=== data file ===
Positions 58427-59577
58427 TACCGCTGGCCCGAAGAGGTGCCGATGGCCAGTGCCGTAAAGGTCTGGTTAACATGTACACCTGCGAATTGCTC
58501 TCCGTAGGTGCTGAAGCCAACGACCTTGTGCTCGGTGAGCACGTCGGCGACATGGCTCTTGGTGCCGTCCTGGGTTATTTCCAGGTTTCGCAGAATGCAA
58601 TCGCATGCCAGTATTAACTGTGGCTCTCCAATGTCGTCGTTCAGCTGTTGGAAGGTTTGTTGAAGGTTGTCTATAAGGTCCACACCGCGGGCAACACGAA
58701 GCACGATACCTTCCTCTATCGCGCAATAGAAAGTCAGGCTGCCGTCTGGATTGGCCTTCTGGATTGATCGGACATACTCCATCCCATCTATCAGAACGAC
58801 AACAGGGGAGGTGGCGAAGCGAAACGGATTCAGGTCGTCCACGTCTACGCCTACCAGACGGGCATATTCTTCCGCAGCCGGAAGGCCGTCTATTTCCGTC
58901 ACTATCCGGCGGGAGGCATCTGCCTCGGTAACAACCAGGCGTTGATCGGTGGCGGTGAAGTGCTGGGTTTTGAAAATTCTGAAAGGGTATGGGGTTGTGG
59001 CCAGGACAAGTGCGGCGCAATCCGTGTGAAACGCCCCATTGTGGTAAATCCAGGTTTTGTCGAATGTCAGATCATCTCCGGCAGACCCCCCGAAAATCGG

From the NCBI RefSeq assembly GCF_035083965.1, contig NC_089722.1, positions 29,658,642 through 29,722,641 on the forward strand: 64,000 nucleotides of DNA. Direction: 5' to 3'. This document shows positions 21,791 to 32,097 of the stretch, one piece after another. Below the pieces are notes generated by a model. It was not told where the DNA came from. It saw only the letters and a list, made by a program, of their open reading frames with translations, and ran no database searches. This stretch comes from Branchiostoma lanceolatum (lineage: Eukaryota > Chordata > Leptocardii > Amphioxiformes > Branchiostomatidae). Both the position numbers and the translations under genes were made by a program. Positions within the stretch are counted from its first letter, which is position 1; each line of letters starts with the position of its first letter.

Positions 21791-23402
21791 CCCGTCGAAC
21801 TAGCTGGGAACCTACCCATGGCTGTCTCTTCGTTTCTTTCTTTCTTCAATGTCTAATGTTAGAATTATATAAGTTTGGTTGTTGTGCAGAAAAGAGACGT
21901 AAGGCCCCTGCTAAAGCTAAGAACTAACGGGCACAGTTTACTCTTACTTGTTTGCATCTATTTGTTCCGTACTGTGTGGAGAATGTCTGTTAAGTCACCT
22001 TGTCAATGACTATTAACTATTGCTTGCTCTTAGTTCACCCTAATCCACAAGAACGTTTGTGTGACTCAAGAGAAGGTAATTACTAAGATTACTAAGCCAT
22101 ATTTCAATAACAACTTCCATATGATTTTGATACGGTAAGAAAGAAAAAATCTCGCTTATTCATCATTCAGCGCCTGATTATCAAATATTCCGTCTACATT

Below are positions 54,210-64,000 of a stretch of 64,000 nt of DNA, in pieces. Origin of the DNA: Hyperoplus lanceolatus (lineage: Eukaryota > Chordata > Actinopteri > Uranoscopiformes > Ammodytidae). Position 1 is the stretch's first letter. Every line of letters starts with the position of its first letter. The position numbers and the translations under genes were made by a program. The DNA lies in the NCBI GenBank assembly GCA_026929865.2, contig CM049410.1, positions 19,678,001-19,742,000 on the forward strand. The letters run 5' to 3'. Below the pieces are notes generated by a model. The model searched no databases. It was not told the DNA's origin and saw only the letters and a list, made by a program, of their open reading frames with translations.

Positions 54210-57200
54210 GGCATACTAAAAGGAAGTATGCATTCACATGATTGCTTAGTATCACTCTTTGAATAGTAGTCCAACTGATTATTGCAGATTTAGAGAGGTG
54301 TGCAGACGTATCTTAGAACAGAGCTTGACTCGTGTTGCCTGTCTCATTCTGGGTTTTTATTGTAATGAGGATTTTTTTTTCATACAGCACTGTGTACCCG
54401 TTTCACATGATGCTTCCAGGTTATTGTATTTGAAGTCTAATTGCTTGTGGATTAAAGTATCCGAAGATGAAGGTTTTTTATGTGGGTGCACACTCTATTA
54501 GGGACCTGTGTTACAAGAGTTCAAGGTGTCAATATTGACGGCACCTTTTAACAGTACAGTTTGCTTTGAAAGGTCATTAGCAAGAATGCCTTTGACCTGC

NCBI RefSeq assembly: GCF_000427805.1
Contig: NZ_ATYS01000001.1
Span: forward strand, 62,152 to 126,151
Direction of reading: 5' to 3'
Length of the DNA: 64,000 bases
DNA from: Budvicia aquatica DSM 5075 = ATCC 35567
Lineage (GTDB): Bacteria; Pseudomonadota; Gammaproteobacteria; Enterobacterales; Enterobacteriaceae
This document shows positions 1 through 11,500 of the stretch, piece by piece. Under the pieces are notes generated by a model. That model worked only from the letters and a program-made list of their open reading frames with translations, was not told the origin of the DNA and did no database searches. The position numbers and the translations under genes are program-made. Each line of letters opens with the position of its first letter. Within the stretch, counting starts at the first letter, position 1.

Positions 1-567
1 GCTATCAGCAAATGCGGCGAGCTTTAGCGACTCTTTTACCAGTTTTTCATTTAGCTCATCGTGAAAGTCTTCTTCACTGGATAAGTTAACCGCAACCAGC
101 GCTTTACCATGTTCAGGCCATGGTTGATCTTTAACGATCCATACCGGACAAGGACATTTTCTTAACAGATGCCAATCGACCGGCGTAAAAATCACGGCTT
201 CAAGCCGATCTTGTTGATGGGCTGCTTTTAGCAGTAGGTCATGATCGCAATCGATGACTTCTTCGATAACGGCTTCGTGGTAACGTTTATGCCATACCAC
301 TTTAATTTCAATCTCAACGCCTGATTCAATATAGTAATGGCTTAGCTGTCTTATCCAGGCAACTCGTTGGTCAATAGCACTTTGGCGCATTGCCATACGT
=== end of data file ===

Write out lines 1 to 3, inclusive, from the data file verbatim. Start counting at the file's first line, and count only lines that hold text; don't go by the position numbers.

Positions 58427-59577
58427 TACCGCTGGCCCGAAGAGGTGCCGATGGCCAGTGCCGTAAAGGTCTGGTTAACATGTACACCTGCGAATTGCTC
58501 TCCGTAGGTGCTGAAGCCAACGACCTTGTGCTCGGTGAGCACGTCGGCGACATGGCTCTTGGTGCCGTCCTGGGTTATTTCCAGGTTTCGCAGAATGCAA